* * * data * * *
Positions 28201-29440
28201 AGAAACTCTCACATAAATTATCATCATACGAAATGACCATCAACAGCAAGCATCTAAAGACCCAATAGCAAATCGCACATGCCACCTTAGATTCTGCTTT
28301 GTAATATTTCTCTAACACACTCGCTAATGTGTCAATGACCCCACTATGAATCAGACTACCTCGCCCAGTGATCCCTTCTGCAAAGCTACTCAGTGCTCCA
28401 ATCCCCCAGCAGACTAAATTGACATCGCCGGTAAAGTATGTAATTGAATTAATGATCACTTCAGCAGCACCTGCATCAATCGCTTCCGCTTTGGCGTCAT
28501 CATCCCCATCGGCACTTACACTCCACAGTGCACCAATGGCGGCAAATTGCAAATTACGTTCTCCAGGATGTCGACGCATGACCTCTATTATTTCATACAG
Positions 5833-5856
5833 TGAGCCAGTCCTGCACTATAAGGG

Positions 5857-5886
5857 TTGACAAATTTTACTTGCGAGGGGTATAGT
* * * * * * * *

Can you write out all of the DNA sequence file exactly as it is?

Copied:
Positions 28201-29440
28201 AGAAACTCTCACATAAATTATCATCATACGAAATGACCATCAACAGCAAGCATCTAAAGACCCAATAGCAAATCGCACATGCCACCTTAGATTCTGCTTT
28301 GTAATATTTCTCTAACACACTCGCTAATGTGTCAATGACCCCACTATGAATCAGACTACCTCGCCCAGTGATCCCTTCTGCAAAGCTACTCAGTGCTCCA
28401 ATCCCCCAGCAGACTAAATTGACATCGCCGGTAAAGTATGTAATTGAATTAATGATCACTTCAGCAGCACCTGCATCAATCGCTTCCGCTTTGGCGTCAT
28501 CATCCCCATCGGCACTTACACTCCACAGTGCACCAATGGCGGCAAATTGCAAATTACGTTCTCCAGGATGTCGACGCATGACCTCTATTATTTCATACAG
Positions 5833-5856
5833 TGAGCCAGTCCTGCACTATAAGGG

Positions 5857-5886
5857 TTGACAAATTTTACTTGCGAGGGGTATAGT